Criminal Appeals and Other Post-Trial Relief in South Carolina

Learn about the defense options available after a criminal conviction in South Carolina.

In South Carolina, individuals generally have a right to appeal criminal convictions directly after sentencing. This right to be heard in an appeal is only limited by narrow filing deadlines: notices of appeal must be filed within a matter of days after sentencing (or from other order to be appealed). In addition to ordinary appeals, individuals can pursue state civil post-conviction relief and federal habeas corpus actions.

Structure of the Courts of South Carolina

The type of trial court in which a case is heard will determine the appropriate appellate court. Criminal trial courts in South Carolina include Magistrate Courts, Municipal Courts, Courts of General Sessions, and the Federal District Court for the District of South Carolina. The particular criminal charge generally determines where the charge is brought. State law charges with lower maximum penalties are brought in Magistrate and Municipal Courts. More serious state law charges are brought in the Courts of General Sessions (the Circuit Court criminal divisions). Federal charges are brought in federal district court.

Criminal appeals from Magistrate and Municipal Courts are heard in the Courts of General Sessions of the Circuit Courts. Appeals from the Courts of General Sessions are made to the South Carolina Court of Appeals. Appeals from the S.C. Court of Appeals are made to the S.C. Supreme Court. Where issues of federal law are being appealed, appeal from the S.C. Supreme Court can be made to the U.S. Supreme Court.

Appeals from the Federal District Court for the District of S.C. go first to the U.S. Court of Appeals for the Fourth Circuit and then to the U.S. Supreme Court.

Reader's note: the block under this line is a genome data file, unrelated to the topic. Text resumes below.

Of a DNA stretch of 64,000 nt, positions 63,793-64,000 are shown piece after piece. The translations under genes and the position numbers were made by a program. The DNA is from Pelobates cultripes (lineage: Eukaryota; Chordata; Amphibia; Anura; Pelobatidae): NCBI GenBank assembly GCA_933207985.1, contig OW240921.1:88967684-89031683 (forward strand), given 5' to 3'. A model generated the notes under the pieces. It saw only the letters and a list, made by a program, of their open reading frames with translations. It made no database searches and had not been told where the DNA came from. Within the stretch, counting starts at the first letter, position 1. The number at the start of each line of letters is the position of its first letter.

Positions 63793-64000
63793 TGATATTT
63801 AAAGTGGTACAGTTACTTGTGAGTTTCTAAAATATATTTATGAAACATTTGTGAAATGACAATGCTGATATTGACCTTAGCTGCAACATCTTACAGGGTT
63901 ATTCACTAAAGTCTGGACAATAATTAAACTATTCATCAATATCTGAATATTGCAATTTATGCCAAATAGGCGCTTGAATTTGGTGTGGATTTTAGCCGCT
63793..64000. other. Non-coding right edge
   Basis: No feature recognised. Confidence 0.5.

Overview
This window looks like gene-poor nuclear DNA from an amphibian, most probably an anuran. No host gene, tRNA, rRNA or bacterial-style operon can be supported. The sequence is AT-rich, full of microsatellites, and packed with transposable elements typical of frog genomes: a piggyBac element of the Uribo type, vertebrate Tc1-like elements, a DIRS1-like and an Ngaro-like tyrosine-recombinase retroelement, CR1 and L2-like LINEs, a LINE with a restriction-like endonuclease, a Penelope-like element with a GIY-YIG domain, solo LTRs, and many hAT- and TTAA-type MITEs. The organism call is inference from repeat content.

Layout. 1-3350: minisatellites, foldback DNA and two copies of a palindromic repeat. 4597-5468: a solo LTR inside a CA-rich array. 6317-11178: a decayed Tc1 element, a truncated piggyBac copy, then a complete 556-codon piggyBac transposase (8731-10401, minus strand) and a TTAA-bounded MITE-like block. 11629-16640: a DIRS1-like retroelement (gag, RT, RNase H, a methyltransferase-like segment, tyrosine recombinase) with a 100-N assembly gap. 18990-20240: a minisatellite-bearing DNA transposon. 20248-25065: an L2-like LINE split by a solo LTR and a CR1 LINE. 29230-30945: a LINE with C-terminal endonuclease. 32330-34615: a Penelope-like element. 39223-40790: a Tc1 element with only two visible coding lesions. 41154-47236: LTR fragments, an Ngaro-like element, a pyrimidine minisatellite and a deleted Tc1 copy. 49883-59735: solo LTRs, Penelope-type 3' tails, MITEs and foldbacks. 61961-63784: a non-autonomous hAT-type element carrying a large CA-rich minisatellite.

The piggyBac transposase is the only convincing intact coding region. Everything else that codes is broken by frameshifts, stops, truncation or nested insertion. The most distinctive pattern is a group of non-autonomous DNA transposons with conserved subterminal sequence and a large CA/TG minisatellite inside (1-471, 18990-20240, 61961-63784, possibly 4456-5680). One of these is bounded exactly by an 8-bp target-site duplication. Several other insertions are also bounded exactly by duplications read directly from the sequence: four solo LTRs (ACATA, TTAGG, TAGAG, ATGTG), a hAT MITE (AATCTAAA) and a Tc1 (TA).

Direct Appeals

After conviction and sentencing, a criminal defendant can appeal their case directly to an appeals court. In this sort of direct appeal, the defendant will be able to argue that the trial court made clear errors of fact or wrongly applied the law. An appeal is not a new trial, even in appeals from Magistrate and Municipal Courts to the Circuit Courts (which normally sit as trial courts). Appeals are made on the basis of the facts presented at trial through the documents provided and the transcript of the testimony given, and appellate courts generally cannot reverse findings of fact absent clear evidence on the record to the contrary. Arguments in appeals are generally limited to those made at trial (or in appeals to higher appellate courts, to the arguments made in the last appellate court). Arguments that should have been made that were not are generally not heard.

In addition to post-sentencing appeals, direct appeals can also be made by either the defense or the prosecution after most orders profoundly affecting the merits of the case. These appeals are called interlocutory appeals. Probably the most common issue in criminal interlocutory appeals is whether a ruling on a Fourth Amendment motion to suppress evidence was rightly decided (the Fourth Amendment prohibits certain police conduct, and courts must disallow evidence found in the course of illegal police conduct).

Post-Conviction Relief and Habeas

In addition to direct appeals, individuals can also pursue, and have a longer period to pursue civil post-conviction relief and habeas claims. South Carolina's post-conviction relief scheme allows individuals convicted of a crime to apply for relief in a circuit court on several grounds including: (a) the conviction was in violation of either the U.S. or S.C. Constitution, (b) the court was without jurisdiction, (c) the sentence exceeded the maximum allowed by statute, (d) material facts, not heard at trial, exist that render the conviction unjust, (e) the individual is being held improperly past his sentence, and any other proper ground.

Even given all of those possible grounds, the most common ground for post-conviction relief is claims of "ineffective assistance of counsel" (a claim rising to constitutional significance). Ineffective assistance is simply when defense counsel at trial did or did not do something that actually impairs the defendant's right to a fair trial. Despite the broad name, ineffective assistance provides a relatively narrow grounds for relief. Defendants must prove both :

  1. that trial counsel's defense was deficient (that the representation fell below that required by a reasonable lawyer) and
  2. that had the defendant had effective assistance, the defendant would have had a reasonable probability of a different outcome.

In addition to the state law scheme, individuals can pursue a federal habeas corpus claim, whether the underlying conviction was a state or federal charge. The grounds for relief are generally similar as under South Carolina's post-conviction relief system.

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